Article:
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DIY: RFID Security Kit Project

Take Security into Your Own Hands

Jameco Builds logo By Robert Cong

Description: Velleman RFID Kit (MK179)
Assembly Time: 1 to 2 hours
Skill Level: Beginner

Radio frequency identification (RFID) is a technology that has been around for quite some time, but its wide spread use has been on the rise in recent years. Credit cards, time clocks, and toll booths are just the few of the many applications that have made use of this technology. With this kit, you can add a high-tech spin to some of your daily tasks.

RFIDVelleman RFID Kit

Parts Used in Project:
RFID kit
9V battery
9V battery snap-on holder
Wall adapter (12V, at least 100mA)
LED module
Hook-up wire

Step 1: Solder All Components

Get the Velleman RFID kit and solder all the parts according to the instructions provided. Each component placement is labeled on the board so you should have no trouble finding the correct spot for each part. The components with polarity are the diodes, transistors, ICs, voltage regulator, the LED and electrolytic capacitor, so make sure these components are placed correctly on the board or the kit will not function properly.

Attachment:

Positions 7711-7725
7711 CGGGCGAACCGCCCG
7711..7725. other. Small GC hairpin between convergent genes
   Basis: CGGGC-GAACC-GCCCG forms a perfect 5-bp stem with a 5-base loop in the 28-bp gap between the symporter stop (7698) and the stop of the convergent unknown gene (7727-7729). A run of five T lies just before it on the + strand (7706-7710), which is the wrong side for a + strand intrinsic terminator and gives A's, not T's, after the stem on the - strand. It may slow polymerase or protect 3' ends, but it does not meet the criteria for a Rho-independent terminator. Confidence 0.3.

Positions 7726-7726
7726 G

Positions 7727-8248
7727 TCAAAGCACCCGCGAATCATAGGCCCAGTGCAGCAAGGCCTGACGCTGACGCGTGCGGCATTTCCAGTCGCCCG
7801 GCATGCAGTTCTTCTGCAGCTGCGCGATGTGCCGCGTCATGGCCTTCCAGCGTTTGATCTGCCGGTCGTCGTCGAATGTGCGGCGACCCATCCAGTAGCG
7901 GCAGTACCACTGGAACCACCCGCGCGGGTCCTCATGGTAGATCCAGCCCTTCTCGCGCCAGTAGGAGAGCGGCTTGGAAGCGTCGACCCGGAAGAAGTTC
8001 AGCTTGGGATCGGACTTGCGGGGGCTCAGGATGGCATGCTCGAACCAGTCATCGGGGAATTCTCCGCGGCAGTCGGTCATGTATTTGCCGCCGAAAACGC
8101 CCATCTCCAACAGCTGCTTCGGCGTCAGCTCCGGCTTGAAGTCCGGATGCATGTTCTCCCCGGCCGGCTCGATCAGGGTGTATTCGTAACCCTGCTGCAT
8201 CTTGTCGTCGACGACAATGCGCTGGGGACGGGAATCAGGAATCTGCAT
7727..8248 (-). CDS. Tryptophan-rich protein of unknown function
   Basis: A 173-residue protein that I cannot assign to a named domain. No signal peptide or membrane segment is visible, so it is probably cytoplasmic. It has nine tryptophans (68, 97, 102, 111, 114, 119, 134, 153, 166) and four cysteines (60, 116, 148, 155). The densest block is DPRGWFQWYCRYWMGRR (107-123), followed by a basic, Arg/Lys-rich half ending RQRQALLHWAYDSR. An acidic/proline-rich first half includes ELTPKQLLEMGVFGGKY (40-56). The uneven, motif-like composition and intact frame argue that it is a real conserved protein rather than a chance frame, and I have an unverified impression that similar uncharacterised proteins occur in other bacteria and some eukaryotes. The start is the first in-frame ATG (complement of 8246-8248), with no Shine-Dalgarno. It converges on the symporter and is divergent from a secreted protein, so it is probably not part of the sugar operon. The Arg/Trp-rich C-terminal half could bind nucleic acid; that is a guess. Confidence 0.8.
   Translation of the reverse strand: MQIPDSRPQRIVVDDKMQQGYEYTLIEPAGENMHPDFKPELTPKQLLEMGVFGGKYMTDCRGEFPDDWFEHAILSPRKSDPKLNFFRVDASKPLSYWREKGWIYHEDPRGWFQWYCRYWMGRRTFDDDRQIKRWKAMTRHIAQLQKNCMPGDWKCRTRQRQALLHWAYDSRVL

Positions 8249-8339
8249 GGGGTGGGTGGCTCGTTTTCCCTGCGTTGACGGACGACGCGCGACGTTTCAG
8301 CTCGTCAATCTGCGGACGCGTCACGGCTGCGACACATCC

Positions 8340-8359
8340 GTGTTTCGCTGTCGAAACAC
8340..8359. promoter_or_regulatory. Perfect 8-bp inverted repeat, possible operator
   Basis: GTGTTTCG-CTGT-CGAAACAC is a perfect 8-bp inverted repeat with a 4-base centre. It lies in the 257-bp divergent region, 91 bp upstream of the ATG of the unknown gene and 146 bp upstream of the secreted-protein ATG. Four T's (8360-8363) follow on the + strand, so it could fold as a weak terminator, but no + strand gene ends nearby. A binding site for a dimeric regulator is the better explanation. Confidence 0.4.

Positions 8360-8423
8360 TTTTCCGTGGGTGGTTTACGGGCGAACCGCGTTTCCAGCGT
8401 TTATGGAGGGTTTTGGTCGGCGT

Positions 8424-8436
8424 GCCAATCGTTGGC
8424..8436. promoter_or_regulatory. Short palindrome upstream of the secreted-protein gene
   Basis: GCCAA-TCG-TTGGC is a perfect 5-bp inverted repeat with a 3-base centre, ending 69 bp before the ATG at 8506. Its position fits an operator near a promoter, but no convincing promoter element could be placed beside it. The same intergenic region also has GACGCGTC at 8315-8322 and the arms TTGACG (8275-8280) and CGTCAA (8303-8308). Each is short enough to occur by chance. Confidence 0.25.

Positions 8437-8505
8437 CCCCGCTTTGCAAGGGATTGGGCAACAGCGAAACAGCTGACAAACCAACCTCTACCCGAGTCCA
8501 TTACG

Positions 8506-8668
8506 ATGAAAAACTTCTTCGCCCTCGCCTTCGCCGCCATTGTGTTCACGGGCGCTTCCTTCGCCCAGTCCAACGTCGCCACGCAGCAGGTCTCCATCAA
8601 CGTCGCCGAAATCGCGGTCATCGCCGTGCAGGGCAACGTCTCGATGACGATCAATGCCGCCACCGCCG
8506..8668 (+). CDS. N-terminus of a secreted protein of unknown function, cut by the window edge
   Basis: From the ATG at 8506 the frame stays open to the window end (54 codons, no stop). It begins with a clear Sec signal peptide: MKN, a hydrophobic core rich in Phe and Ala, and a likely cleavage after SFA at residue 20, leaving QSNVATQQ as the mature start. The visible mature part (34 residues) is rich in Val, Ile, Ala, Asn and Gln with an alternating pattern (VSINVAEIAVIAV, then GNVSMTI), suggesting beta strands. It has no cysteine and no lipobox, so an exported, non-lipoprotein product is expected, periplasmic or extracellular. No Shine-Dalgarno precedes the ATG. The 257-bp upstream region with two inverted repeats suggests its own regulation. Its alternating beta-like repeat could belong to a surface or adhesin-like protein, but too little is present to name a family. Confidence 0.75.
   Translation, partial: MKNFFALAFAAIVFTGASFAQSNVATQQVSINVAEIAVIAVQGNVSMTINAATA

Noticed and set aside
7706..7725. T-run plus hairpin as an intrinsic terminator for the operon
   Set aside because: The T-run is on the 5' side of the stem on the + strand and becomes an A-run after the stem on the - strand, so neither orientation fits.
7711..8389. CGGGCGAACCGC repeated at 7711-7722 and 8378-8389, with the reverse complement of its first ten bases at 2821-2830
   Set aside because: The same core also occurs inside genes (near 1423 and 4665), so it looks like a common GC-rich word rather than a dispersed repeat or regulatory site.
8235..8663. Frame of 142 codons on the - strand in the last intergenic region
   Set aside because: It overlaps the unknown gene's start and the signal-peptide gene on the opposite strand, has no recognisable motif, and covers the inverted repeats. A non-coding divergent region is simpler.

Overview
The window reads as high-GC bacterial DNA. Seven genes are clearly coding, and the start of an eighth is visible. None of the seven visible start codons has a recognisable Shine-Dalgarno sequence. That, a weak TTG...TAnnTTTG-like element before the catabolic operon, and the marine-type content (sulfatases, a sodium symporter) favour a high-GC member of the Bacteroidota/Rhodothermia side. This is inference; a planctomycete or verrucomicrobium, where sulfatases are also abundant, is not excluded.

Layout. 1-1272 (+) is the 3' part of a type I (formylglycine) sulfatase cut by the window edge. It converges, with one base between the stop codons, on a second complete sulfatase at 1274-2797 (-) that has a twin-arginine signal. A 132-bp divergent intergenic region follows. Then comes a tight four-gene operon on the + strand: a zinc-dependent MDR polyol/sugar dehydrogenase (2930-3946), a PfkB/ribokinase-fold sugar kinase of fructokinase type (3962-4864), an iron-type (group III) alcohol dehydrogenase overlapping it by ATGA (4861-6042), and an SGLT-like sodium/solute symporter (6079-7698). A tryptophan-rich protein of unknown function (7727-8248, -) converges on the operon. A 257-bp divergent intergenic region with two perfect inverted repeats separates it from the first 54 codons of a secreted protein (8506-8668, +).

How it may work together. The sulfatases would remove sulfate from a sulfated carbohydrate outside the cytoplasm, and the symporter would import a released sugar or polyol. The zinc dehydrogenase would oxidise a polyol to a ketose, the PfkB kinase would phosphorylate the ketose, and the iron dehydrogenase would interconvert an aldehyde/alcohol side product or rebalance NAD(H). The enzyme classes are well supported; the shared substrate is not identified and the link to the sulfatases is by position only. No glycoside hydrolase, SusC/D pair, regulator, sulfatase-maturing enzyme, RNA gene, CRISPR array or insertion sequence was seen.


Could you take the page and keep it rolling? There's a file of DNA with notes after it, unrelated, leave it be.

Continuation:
Step 2: Measure Length of Wire

Once all the components have been properly soldered in place, determine how far you want the RFID reader to be placed from the kit. According to the instructions, the maximum distance is five meters (about 16.5 feet). This depends on your application. Here, I used 22 inches of wire for demonstration purposes. Take your wire and solder the PCB tabs to the coil in the correct configuration as shown below.

Connect PCB tab Left PCB tab connects to outside of coil; Right PCB tab connects to inside of coil

Step 3: Designate RFID Tags

The instructions to designate the tags are included with the kit, but let's run through the process quickly. The kit comes with two Velleman RFID tags (the kit will respond to all Velleman HAA86C/TAG(2) tags). When designating the first tag, you will also set the pulse length. Up to 25 different tags can be stored on one unit. To designate the first tag: